Learn to Fly
7 day IFR Rating
1. Attitude Indicator
a. Point out the similarity of the horizon bar to the
horizon while banking. The instrument gives a direct indication of
(1) Roll from one bank to another and point out the similarity of the
apparent movement of the miniature aircraft and the real aircraft. To
the student's understanding, tell him to imagine himself in the
(2) Point out the banking scale at the top of the instrument. Rolling
from one bank to another, show how the pointer indicates the degree of
(3) If the aircraft is flying right-side-up, the bank indices will
be next to the reference marks on the case of the instrument.
(4) If the aircraft is inverted, the bank indices will be at the bottom
of the case (non-tumbling instrument).
b. Demonstrate the banking limits of the instrument.
c. Precession of the horizon bar. Make a steep turn of
returning to level flight at the completion of the turn, point out that
pitch and bank errors may be as much as 5°.
d. Caging and uncaging (if a caging device is
(1) Cage and uncage in a banked attitude - show error.
(2) Emphasize the importance of uncaging the instrument in level
(3) Stress the importance of fully uncaging the instrument after caging
it, otherwise its limits may be greatly reduced.
e. Cross-check. Point out that while cross-checking the
both pitch and bank should be checked at the same time.
f. Student practice.
(1) Bank control with the attitude indicator alone.
(2) Occasionally place the aircraft in a bank and have the student
level the wings.
(3) Pitch and bank control using all the pitch instruments and the
attitude indicator for bank control.
2. Heading Indicator
a. Banks and turns.
3. Turn Coordinator (miniature
(1) In coordinated flight, turning means banking. The heading indicator
gives an indirect indication of bank.
(2) Roll into a shallow bank. The heading indicator moves slowly in
the direction of the bank.
(3) Increase the bank and point out the corresponding increase in the
rate of turn on the heading indicator.
b. Limits of the heading indicator.
(1) The limits of the heading indicator vary with instrument design.
Until recently, these limits have generally been 55 degrees of pitch
bank. If the limits of the instrument are exceeded, it gives an
(2) Due to precession caused by internal friction, the instrument
be checked at least every 15 minutes during flight and reset to the
heading. An error of 3 degrees in 15 minutes is acceptable for normal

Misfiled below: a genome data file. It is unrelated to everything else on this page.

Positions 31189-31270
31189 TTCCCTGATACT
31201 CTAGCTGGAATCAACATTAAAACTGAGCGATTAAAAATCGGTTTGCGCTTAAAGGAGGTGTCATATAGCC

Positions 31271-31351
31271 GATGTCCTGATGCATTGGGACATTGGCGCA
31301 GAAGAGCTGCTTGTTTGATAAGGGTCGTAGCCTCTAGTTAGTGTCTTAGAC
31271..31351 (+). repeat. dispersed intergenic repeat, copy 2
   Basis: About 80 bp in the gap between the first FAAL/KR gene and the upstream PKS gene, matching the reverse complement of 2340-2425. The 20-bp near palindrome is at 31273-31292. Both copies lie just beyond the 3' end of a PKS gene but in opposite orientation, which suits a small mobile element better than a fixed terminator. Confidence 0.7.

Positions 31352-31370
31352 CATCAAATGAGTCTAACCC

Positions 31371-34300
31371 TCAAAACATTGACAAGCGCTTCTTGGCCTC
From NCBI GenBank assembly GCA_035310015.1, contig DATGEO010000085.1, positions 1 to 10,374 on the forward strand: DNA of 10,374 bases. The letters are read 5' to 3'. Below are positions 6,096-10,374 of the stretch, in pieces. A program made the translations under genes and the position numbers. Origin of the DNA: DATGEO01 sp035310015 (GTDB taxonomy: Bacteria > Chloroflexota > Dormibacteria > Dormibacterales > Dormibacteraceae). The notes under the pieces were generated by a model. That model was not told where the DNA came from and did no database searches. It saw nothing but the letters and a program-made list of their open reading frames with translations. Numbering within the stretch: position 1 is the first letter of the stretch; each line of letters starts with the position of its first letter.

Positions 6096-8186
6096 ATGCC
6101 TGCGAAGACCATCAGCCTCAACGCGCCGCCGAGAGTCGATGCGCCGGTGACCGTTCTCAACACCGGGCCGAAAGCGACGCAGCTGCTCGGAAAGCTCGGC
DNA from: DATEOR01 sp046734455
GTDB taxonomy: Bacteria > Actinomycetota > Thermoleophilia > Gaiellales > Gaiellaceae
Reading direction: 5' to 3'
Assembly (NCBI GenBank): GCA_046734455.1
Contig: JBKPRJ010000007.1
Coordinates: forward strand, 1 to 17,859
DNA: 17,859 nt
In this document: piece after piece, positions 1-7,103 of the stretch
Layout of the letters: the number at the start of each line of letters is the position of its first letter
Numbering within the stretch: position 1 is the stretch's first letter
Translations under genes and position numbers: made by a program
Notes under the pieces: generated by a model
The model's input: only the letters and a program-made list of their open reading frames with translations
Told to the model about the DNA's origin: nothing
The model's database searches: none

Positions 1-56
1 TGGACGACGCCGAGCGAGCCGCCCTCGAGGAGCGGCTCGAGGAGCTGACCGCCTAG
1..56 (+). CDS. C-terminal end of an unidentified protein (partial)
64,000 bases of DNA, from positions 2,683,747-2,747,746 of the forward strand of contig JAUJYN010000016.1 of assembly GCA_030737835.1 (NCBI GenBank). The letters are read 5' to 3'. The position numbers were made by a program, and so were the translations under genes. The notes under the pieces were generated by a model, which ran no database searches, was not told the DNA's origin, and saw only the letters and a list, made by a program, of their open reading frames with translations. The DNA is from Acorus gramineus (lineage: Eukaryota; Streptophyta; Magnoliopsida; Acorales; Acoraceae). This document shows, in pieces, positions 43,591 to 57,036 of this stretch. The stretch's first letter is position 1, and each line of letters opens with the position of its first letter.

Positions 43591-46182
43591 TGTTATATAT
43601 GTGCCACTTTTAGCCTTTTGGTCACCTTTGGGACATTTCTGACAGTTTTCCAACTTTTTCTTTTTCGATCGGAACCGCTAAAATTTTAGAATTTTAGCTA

c. Correcting headings.
(1) When correcting a heading, do not exceed in bank the number of
degrees to be turned. For example, if the heading error is 10°, do
not exceed a 10° bank when correcting.
(2) The bank should never exceed that required to produce a standard
rate turn or a maximum of 30°.
d. Cross-check. Include the heading indicator in the cross-check to
maintain straight-and-level flight. When available, the heading
is always primary for bank in straight flight.
e. Student practice.
(1) Maintaining straight flight with the heading indicator alone.
(2) Maintaining straight flight by use of the heading indicator and
the attitude indicator.
(3) Maintaining straight and level flight by the use of all pitch
together with the heading indicator and attitude indicator of the bank
a. When the miniature aircraft is level (proper
trim), it indicates
that the airplane is flying straight with the wings level. Demonstrate
that the roll rate of the miniature aircraft is proportional to the
rate of roll. Also, point out that the miniature aircraft indicates the
airplane's rate of turn when the roll rate is reduced to zero.
4. Rudder and Aileron Trim
b. Roll from one turn to another. The miniature aircraft shows the
roll rate of the airplane.
c. Point out that when the airplane is banked in coordinated flight,
it is also turning. This turn is indicated by the miniature
d. In straight-and-level unaccelerated flight, when the heading
is not available, the magnetic compass is primary for bank, closely
by the miniature aircraft of the turn coordinator.
e. Referring to the attitude indicator, place the airplane in a very
shallow bank (approximately 2°) and point out the position of the
aircraft of the turn coordinator. Point out the corresponding movement
of the heading indicator.
f. Emphasize keeping the miniature aircraft level to maintain straight
a. Emphasize maintaining attitude and trimming off
b. Demonstrate how the need for trim can be determined by a
of instrument indications.
c. Make power changes and have the student maintain
flight, keeping the aircraft properly trimmed.
d. The cross-check for need of trim should be continued
e. Trim technique - partial panel and full panel.
(1) Partial panel - relax control pressures in straight-and-level
If the miniature aircraft of the turn coordinator indicates a turn, but
the ball is centered, aileron trim is needed. If the miniature aircraft
and ball move simultaneously, rudder trim is needed.
(2) Full panel - relax control pressures in straight-and-level flight.
If the heading indicator shows a turn before a bank is shown on the
indicator, rudder trim is needed. If a bank is shown on the attitude
before a turn is shown on the heading indicator, aileron trim is
Refer to the miniature aircraft and ball of the turn coordinator to